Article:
Wolfowitz: U.S. Will Win Fight Against Terrorism
By Gerry J. Gilmore
American Forces Press Service
WASHINGTON, Nov. 12, 2002 - American patriotism and citizens' willingness to serve their country i, Nov. 12, 2002 American patriotism and citizens' willingness to serve their country in times of danger ensure that the nation will triumph over global terrorists, Deputy Defense Secretary Paul D. Wolfowitz said in Philadelphia Nov. 11.
Wolfowitz delivered the key address as part of Veterans Day ceremonies at Washington Square, a U.S. Revolutionary War soldier burial site in downtown Philadelphia. While flying back to Washington, he discussed veterans, patriotism, the war on global terrorism, and Iraq with the American Forces Press Service.
The deputy defense secretary noted it was an emotional experience going to Philadelphia to be on the site where several thousand Revolutionary War soldiers were buried. He praised service members past and present who "risk everything to defend the country."
Wolfowitz recounted the sacrifices made by American troops in many conflicts, including Vietnam, which, he noted, was "a matter of great controversy."
He saluted the "willingness of young Americans to make the ultimate sacrifice for their country" during Vietnam, even when many Americans –- both in and out of uniform -- weren't sure about the origins or causes of that war.
Such commitment and resolve are reflective of the American character, Wolfowitz said.
"And, it is that character, that I think is demonstrating to the terrorists and to the rest of the world that we are going to win this fight," he emphasized.
America, Wolfowitz pointed out, owes a great debt to and stands "on the shoulders of the veterans who've served us in the past." American patriotism, he added, is alive and well and is making a difference in the war against global terrorism.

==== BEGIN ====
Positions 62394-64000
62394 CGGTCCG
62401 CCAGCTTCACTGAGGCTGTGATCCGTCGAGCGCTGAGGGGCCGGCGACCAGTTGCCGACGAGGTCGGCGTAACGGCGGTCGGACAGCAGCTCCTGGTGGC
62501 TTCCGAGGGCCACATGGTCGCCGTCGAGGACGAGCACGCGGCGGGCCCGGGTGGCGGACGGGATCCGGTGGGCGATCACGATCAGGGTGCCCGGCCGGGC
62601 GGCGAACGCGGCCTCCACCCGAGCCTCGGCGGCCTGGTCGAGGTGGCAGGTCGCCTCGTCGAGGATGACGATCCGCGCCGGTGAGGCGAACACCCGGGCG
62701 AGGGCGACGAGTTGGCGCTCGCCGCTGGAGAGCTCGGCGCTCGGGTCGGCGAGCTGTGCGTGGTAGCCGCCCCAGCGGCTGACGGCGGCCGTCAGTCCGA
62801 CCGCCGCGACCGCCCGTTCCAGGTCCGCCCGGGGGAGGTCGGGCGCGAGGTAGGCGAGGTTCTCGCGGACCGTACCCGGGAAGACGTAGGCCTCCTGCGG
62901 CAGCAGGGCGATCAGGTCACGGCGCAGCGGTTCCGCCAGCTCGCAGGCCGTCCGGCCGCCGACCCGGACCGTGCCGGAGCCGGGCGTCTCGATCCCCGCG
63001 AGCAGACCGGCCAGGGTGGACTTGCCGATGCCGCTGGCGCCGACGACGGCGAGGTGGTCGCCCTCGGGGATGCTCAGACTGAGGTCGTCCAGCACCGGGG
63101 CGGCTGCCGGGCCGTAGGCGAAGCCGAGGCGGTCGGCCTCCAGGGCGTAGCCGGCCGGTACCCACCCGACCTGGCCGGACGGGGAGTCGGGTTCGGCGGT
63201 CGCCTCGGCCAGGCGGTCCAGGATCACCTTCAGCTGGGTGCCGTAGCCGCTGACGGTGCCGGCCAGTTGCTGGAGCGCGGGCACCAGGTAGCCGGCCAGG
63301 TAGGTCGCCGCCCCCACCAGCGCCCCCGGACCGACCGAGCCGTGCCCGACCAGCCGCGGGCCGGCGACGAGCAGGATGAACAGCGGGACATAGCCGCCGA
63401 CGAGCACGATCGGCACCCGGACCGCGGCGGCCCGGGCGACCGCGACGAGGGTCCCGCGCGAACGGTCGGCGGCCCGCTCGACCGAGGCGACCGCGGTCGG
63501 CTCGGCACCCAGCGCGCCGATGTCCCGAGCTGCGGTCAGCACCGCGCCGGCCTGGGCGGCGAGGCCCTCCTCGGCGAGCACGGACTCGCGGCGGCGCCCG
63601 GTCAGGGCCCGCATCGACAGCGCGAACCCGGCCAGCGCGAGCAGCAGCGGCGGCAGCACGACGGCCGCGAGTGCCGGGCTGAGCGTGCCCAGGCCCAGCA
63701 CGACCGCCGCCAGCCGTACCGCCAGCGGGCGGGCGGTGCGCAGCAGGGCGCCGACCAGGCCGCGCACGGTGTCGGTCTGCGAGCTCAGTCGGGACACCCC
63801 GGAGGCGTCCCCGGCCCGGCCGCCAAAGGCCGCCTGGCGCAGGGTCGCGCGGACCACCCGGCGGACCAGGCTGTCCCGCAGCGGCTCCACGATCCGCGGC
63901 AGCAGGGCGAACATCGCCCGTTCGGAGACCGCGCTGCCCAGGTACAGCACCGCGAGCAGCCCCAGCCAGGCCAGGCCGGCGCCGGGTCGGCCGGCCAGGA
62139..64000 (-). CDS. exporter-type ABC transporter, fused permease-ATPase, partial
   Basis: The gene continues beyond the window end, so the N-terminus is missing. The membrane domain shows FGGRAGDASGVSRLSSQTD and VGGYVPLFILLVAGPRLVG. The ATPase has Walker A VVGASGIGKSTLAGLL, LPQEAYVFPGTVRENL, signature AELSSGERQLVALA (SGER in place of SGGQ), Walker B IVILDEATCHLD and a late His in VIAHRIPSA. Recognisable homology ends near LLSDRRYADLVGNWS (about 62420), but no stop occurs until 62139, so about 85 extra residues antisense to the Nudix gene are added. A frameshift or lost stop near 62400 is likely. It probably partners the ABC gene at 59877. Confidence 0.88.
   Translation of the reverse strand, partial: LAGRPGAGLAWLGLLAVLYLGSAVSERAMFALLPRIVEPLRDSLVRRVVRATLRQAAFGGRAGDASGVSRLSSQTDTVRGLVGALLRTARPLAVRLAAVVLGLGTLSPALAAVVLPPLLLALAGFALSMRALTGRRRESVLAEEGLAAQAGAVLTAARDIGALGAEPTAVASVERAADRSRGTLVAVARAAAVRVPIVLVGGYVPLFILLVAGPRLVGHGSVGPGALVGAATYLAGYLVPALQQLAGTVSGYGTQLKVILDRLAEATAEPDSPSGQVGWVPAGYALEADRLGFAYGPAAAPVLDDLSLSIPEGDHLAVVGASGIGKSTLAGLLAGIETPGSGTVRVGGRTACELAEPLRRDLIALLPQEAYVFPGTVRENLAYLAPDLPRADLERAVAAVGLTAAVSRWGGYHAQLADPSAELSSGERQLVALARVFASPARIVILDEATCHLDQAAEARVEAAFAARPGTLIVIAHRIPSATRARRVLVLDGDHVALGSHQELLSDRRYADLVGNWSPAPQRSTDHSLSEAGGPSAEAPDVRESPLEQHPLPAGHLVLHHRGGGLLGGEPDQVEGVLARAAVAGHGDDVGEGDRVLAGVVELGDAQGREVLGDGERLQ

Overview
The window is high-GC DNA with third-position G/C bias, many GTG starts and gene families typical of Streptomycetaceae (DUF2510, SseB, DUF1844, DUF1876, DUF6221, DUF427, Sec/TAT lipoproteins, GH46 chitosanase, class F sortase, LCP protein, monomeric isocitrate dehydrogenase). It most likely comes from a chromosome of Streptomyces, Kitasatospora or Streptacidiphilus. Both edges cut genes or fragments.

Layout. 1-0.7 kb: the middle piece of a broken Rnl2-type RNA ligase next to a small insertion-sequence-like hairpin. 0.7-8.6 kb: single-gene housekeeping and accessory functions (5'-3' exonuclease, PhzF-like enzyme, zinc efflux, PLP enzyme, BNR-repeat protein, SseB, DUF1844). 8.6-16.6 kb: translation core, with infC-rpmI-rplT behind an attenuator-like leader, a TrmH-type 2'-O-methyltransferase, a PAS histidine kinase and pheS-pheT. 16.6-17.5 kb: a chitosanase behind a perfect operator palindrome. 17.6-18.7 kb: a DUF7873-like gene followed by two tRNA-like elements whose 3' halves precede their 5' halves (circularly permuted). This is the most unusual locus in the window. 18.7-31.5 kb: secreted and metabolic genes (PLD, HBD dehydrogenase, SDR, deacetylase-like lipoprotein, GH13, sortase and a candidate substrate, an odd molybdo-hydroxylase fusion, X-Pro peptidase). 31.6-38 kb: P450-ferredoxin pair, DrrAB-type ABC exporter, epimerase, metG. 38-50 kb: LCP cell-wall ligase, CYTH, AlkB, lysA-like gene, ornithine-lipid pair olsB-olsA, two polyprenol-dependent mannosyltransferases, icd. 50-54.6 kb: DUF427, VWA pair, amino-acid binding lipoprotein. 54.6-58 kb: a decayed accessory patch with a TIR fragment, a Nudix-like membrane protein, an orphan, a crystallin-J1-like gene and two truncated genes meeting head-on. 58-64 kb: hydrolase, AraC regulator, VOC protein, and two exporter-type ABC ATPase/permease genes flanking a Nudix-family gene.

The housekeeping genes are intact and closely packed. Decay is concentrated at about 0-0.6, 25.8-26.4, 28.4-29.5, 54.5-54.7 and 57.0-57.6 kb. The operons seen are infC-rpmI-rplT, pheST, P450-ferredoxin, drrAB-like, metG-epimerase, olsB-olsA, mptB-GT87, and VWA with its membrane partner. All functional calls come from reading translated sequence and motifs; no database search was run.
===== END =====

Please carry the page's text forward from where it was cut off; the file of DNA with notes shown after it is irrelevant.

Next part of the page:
"The world knows that we have the most capable military in the world," the deputy defense secretary explained, "but we (also) have an incredible national tradition of patriotism and dedication that underpins that reputation."
American military commitment continues in places like Afghanistan, where U.S. troops helped depose al Qaeda terrorists and their Taliban enablers. "No one can make a prediction about how long (the war against global terrorism) will be," Wolfowitz remarked, "but anyone who thinks it will be over in a year or a few more months, I think, doesn't understand the nature of the enemy we're up against."
The terrorists are constantly looking "for new weaknesses, new ways to get around the defenses that we've constructed," he pointed out. That's why the war can't be won on defense only, he said.
"We've got to take the war to the enemy. We've got to keep surprising the enemy with things that they're not expecting," he explained.
And, Wolfowitz noted, terrorists would target Americans -- again.
"We've got to expect to take more losses," he pointed out.
The Oct. 12 terrorist bombing in the resort city of Bali, Indonesia, killed nearly 200 people of more than a dozen nationalities, including 46 Australians and four Americans. It "was 'softer' than most of the targets" terrorists have attacked so far during the war, Wolfowitz noted.
He characterized the Bali attack as a terrorist "miscalculation."
"They may have thought that somehow the Australians would be intimidated by this attack," Wolfowitz continued. "From everything I can tell it has had exactly the opposite effect on Australia. It has reinvigorated their commitment to fighting with us."
Regarding Saddam Hussein's giving up his weapons of mass destruction programs, Wolfowitz expressed hope he would, but noted there's no way to know for sure at this point.
"I do know that there's no hope of him doing it unless he's convinced that it's his only alternative. And, the only thing that convinces him of that is, ultimately, again, the willingness and ability of the United States to impose its will by force if we have to," he said.
If push comes to shove and the president decides to move militarily against Saddam, Wolfowitz said, "A significant number of countries … have made it clear that they'll be with us."
Ultimately, the Iraqi people themselves will turn against Saddam, Wolfowitz maintained, noting that the Iraqis "have been brutally tyrannized" by the dictator's regime.
"I believe, particularly once they see that the end of this regime is in sight, that huge numbers, including large numbers within their own military will say, 'We're not going to be the ones who die for Saddam Hussein,'" he concluded.